To get a code you'll need to request it through Gov.UK,† providing your driving licence number (DLN), national insurance (NI) number and postcode.
Frustratingly, the code only lasts for 21 days, meaning you can't request it too soon. Depending on your travel plans, you may need to think about making sure you have your DLN and NI number details with you so that you can log on to get the code while you're away.
It's also advisable to think about taking the old paper driving licence form with you when you travel in case local firms or authorities aren't aware of the rule changes.
Some local car hire companies may ask you to surrender your passport by way of a guarantee to finalise a booking, but the UK Foreign Office† says that this is a definite no-no.
Rates could include unlimited mileage, meaning that you can drive as much as you want without affecting the price.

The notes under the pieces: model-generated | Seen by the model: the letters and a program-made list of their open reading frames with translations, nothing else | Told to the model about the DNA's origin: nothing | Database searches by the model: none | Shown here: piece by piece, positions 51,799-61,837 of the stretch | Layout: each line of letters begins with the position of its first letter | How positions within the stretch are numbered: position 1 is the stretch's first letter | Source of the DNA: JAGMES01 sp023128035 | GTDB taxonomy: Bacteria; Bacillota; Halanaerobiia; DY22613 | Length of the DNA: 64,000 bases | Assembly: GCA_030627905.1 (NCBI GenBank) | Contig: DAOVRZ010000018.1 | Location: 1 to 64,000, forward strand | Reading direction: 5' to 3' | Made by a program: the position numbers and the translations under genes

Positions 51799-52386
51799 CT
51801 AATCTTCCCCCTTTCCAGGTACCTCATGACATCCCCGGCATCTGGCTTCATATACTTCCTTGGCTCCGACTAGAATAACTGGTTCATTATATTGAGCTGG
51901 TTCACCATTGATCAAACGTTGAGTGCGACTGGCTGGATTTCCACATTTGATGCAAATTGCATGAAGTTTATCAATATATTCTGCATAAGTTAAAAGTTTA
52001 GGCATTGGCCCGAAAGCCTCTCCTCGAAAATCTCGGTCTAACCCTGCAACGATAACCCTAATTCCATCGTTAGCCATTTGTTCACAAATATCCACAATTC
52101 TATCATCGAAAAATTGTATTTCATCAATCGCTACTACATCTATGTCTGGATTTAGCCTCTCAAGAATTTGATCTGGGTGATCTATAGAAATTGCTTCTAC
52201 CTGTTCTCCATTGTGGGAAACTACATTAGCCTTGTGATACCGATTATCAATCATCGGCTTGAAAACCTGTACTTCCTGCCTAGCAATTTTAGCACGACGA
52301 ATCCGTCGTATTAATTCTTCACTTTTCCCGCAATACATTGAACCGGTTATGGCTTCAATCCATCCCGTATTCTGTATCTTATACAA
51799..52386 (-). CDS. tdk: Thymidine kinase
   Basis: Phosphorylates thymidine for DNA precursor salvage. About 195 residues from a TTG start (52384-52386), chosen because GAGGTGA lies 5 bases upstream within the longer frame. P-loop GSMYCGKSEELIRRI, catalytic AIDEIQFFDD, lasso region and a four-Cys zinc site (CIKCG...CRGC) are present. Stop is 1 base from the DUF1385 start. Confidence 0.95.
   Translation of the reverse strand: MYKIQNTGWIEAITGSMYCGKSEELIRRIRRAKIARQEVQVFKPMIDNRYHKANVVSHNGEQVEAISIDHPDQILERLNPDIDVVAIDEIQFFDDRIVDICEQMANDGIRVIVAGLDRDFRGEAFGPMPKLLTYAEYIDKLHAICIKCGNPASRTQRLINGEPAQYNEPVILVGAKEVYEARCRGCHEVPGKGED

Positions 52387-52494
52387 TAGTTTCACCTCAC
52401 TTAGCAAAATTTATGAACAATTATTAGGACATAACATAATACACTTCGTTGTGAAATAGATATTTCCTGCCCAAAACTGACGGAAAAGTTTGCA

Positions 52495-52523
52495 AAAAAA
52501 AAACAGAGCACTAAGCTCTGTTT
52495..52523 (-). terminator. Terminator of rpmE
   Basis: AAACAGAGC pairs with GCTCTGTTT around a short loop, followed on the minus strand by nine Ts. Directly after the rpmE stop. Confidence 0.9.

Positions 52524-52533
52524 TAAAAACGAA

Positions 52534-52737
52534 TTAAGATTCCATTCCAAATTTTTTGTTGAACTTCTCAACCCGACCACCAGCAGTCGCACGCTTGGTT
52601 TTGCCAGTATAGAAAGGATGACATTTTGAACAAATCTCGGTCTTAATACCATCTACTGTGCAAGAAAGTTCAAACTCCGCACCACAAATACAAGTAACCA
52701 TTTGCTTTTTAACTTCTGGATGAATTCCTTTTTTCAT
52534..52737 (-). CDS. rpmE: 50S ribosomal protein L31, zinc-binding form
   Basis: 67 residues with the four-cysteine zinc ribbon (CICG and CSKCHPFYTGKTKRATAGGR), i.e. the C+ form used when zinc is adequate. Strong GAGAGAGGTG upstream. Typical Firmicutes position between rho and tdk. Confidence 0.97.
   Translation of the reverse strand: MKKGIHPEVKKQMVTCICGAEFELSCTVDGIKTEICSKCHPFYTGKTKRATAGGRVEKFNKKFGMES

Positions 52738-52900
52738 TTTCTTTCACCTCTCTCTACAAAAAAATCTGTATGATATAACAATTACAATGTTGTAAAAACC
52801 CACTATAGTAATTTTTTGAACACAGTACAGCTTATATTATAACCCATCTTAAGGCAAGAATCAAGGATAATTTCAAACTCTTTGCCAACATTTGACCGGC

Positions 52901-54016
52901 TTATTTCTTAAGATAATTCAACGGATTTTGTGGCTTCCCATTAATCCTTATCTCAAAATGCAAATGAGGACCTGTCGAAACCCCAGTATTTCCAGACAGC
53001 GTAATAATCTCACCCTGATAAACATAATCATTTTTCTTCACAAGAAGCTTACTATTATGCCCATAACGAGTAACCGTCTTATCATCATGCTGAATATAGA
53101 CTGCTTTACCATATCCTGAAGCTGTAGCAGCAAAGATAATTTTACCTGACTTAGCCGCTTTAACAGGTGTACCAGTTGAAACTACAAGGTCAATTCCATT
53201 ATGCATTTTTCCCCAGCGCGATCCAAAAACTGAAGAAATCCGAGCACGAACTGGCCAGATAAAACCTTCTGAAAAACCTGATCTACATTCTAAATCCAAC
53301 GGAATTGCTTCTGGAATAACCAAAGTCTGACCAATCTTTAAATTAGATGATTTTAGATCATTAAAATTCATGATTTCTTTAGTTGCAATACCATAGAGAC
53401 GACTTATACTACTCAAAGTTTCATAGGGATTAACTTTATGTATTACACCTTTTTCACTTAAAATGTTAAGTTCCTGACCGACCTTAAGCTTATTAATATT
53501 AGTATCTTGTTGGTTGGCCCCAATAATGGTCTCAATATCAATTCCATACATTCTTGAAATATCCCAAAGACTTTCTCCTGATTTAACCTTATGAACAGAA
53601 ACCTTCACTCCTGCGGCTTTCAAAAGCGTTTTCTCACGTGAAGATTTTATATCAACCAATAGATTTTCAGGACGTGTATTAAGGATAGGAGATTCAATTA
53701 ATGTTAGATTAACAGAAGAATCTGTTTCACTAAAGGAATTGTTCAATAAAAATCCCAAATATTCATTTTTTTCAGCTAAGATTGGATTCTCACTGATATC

But watch out for limited mileage rates, where you'll be charged extra if you go over the pre-determined limit.
If you're planning to drive between different countries, make sure that you're permitted to do so by the hire firm.
It will depend on factors such as the company, the country in which you hired the vehicle, the car category and the country you wish to visit.
Always ensure that you're aware of any local driving laws and regulations before you drive in another country.
If you think you'll have a problem with one or other of these options, make sure you speak to your provider before you arrive at the hire station.
If your vehicle is damaged or stolen during the hire period, it's likely that you'll have to pay the excess. This can be extremely expensive, even if you're involved in an accident that isn't your fault.